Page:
If your customer asks, you should always respond with a location. Give your street and city if you have a brick and mortar office, give the street and city. You can just give your city if you work from your truck. In addition to providing a location, you should also list your service area.
Sell Your Services
You should also make selling your services part of answering their location question. You can include things like how long you’ve been in business, but make sure you hit the main points about your services, like water extraction or soot removal. Then turn the conversation around on them by asking what happened.
Offer to Provide an Estimate
Listen to their response and respond with compassion for their situation. Offer to come out for an on-site assessment and estimate. Ideally, you should offer a free estimate on disaster mitigation services. If you charge a trip fee or there is a cost for the estimate, clearly indicate them at this time.
Give a Response Time
Right after offering to provide an estimate, give an approximate amount of time it will take you to arrive. You probably only have the customer’s city at this point, so keep things general like half and full hours. Factor in both drive time and traffic, as well as time to get out the door. Ideally, you should keep your truck loaded whenever possible, but fact time there if necessary.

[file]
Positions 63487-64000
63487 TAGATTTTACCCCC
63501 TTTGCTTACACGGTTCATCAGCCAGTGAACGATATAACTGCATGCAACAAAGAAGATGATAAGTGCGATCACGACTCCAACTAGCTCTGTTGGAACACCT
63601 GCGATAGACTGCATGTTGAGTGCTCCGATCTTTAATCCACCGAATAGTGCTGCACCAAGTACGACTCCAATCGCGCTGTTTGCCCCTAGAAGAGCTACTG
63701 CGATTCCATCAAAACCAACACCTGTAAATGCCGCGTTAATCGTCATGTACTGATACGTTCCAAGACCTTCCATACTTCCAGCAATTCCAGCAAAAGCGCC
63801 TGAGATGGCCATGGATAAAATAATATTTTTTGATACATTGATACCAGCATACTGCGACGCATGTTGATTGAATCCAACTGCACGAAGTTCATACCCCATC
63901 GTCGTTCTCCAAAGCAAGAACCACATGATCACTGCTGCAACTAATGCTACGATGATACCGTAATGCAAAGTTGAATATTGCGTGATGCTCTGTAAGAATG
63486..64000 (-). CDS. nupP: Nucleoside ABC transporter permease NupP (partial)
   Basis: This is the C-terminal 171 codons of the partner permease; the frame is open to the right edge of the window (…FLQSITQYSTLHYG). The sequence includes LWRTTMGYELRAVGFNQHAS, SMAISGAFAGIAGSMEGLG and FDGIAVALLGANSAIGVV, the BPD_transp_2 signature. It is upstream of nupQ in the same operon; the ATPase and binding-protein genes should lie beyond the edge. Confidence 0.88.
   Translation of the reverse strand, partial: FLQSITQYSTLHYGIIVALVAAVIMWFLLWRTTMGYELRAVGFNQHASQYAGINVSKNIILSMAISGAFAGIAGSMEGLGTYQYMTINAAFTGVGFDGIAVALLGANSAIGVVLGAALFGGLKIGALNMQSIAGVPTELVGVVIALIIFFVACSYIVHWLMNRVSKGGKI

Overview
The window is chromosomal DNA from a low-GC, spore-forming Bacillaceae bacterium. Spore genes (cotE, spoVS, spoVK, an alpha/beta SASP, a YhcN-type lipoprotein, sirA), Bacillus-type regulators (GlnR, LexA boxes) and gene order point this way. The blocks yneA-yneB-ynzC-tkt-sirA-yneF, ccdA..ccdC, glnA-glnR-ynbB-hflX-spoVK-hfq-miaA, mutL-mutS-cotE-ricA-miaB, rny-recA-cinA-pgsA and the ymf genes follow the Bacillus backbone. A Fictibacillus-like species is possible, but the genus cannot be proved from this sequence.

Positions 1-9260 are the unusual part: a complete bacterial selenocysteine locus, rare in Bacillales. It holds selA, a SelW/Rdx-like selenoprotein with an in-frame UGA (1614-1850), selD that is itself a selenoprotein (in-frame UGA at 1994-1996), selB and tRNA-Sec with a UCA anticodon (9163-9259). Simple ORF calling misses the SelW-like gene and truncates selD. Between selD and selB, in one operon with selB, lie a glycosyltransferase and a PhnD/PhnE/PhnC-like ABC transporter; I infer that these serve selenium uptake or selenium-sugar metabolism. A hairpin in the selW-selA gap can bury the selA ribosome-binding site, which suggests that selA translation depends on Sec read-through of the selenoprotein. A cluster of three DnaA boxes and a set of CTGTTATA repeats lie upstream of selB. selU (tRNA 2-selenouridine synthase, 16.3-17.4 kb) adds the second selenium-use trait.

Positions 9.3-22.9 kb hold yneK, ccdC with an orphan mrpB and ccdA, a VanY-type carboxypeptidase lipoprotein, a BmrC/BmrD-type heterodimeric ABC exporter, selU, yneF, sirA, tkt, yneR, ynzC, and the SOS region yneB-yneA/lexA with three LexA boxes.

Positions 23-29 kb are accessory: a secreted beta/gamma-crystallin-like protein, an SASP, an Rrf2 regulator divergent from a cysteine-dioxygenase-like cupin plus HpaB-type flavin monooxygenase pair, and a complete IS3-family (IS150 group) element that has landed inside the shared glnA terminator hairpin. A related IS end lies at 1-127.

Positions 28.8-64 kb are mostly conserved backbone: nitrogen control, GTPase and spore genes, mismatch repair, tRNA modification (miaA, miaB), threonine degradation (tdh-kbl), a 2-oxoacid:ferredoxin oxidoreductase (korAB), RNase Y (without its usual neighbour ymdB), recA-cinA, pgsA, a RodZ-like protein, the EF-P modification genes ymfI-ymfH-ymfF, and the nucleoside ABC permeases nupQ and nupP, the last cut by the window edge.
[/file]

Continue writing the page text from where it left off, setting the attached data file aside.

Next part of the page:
How to Deal With Customers Asking About Price
For most customers, the steps outlined above is enough to address their concerns. However, a few may still worry about the cost. If that’s that case, reassure them by outlining your pricing.
If you use estimating software, don’t be afraid to tell them. Explain that you use industry-standard software that estimates the cost of their job based on data. Let them know that most contractors will use something similar and that an estimate from a contractor in their city or town will be in the exact same ballpark as your estimate.
Then reiterate that you are ready to go now and can arrive quickly to provide a detailed estimate. Remember to be clear if you charge a trip fee or there is a cost for your estimate.
Examples of How to Respond When Customers Ask For Your Location
Each of these scenarios outlines how to respond to a customer depending on certain key details. Depending on your needs, you can mix and match to provide the best response and service to your customers.
Example Scenario 1: Brick and Mortar Location